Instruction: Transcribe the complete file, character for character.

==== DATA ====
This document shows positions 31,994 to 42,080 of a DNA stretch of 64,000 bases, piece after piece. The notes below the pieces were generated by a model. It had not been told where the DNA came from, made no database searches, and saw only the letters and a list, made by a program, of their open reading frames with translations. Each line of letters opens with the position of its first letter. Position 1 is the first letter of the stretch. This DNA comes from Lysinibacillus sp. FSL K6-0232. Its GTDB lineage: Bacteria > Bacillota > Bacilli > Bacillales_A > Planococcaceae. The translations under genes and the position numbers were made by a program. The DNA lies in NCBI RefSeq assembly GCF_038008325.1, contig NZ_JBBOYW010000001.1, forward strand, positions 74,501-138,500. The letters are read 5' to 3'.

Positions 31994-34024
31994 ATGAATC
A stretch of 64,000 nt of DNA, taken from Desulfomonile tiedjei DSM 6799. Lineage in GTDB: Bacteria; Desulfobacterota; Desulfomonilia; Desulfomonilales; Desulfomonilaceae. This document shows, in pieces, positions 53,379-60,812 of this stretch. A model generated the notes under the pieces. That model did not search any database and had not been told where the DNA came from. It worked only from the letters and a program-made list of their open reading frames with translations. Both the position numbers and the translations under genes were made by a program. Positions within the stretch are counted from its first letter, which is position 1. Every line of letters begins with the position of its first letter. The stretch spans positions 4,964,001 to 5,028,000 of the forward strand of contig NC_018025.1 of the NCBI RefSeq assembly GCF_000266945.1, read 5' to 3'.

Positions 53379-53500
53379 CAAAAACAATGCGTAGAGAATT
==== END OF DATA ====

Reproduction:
This document shows positions 31,994 to 42,080 of a DNA stretch of 64,000 bases, piece after piece. The notes below the pieces were generated by a model. It had not been told where the DNA came from, made no database searches, and saw only the letters and a list, made by a program, of their open reading frames with translations. Each line of letters opens with the position of its first letter. Position 1 is the first letter of the stretch. This DNA comes from Lysinibacillus sp. FSL K6-0232. Its GTDB lineage: Bacteria > Bacillota > Bacilli > Bacillales_A > Planococcaceae. The translations under genes and the position numbers were made by a program. The DNA lies in NCBI RefSeq assembly GCF_038008325.1, contig NZ_JBBOYW010000001.1, forward strand, positions 74,501-138,500. The letters are read 5' to 3'.

Positions 31994-34024
31994 ATGAATC
A stretch of 64,000 nt of DNA, taken from Desulfomonile tiedjei DSM 6799. Lineage in GTDB: Bacteria; Desulfobacterota; Desulfomonilia; Desulfomonilales; Desulfomonilaceae. This document shows, in pieces, positions 53,379-60,812 of this stretch. A model generated the notes under the pieces. That model did not search any database and had not been told where the DNA came from. It worked only from the letters and a program-made list of their open reading frames with translations. Both the position numbers and the translations under genes were made by a program. Positions within the stretch are counted from its first letter, which is position 1. Every line of letters begins with the position of its first letter. The stretch spans positions 4,964,001 to 5,028,000 of the forward strand of contig NC_018025.1 of the NCBI RefSeq assembly GCF_000266945.1, read 5' to 3'.

Positions 53379-53500
53379 CAAAAACAATGCGTAGAGAATT